Keyword: Hearing
Link ID: 23570 - Posted: 05.04.2017

By Chris Baraniuk Bat-detecting drones could help us find out what the animals get up to when flying. Ultrasonic detectors on drones in the air and on the water are listening in on bat calls, in the hope of discovering more about the mammals’ lives beyond the reach of ground-based monitoring devices. Drone-builder Tom Moore and bat enthusiast Tom August have developed three different drones to listen for bat calls while patrolling a pre-planned route. Since launching the scheme, known as Project Erebus, in 2014, they have experimented with two flying drones and one motorised boat, all equipped with ultrasonic detectors. The pair’s latest tests have demonstrated the detection capabilities of the two airborne drone models: a quadcopter and a fixed-wing drone. Last month, the quadcopter successfully followed a predetermined course and picked up simulated bat calls produced by an ultrasonic transmitter. The bat signal Moore says one of the major hurdles is detecting the call of bats over the noise of the drones’ propellers, which emit loud ultrasonic frequencies. They overcame this with the quadcopter by dangling the detector underneath the body and rotors of the drone. This is not such a problem for the water-based drone. Last year, Moore and August tested a remote-controlled boat in Oxfordshire, UK, and picked up bat calls thought to belong to common pipistrelle and Daubenton’s bats. The different species often emit different ultrasonic frequencies. © Copyright Reed Business Information Ltd.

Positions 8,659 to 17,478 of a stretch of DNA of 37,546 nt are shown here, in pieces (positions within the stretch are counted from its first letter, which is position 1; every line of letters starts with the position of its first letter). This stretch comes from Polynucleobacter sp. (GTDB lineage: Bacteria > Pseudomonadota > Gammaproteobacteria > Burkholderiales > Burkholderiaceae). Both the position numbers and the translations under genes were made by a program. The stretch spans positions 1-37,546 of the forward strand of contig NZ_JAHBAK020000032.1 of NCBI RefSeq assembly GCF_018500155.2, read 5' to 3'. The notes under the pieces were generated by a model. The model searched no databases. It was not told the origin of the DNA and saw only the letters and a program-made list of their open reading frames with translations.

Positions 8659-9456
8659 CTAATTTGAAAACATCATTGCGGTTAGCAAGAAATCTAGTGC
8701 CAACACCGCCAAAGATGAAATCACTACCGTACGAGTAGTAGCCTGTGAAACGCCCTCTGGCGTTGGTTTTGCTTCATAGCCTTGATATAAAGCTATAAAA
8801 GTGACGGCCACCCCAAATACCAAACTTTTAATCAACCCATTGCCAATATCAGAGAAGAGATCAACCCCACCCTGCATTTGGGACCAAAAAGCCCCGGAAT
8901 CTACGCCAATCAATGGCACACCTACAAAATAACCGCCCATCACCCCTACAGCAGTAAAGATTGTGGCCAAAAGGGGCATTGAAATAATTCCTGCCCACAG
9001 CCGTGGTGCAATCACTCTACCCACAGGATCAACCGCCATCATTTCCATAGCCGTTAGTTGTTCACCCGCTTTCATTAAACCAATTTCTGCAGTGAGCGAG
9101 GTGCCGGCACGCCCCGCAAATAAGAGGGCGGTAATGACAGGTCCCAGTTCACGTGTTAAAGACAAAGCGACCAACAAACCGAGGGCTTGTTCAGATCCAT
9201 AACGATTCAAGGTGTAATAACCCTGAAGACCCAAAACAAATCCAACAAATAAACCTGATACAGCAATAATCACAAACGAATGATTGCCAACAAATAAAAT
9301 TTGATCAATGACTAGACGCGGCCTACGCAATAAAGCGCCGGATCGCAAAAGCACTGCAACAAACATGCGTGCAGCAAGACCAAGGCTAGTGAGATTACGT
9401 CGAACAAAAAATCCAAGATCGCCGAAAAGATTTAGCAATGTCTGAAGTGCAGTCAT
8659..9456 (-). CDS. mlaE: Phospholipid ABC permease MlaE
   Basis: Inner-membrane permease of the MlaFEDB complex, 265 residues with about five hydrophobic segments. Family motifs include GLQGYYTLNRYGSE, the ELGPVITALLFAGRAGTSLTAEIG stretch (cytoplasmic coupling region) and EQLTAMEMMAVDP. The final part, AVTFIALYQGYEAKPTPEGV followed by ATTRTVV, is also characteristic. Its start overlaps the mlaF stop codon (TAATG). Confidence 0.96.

Keyword: Hearing; Animal Migration
Link ID: 23524 - Posted: 04.22.2017

By C. CLAIBORNE RAY. The yellow stuff in the outer part of the ear canal, scientifically named cerumen, is only partly a waxy substance, according to the National Institute on Deafness and Other Communication Disorders. The rest of the so-called wax is an accretion of some dust and lots of dead skin cells, which normally collect in the passage as they are shed. The waxy part, which holds the compacted waste together and smooths the way for it to leave the ear, comes from the ceruminous glands, which secrete lipids and other substances. They are specialized sweat glands just under the surface of the skin in the outer part of the canal. Besides lubricating the skin of the canal while keeping it dry, the lipids also help maintain a protective acidic coating, which helps kill bacteria and fungi that can cause infection and irritation. The normal working of muscles in the head, especially those that move the jaw, help guide the wax outward along the ear canal. The ceruminous glands commonly shrink in old age, producing less of the lipids and making it harder for waste to leave the ear. Excess wax buildup can usually be safely softened with warm olive or almond oil or irrigated with warm water, though specialized softening drops are also sold. Take care not to compress the buildup further with cotton swabs or other tools. If it cannot be safely removed, seek medical help. © 2017 The New York Times Company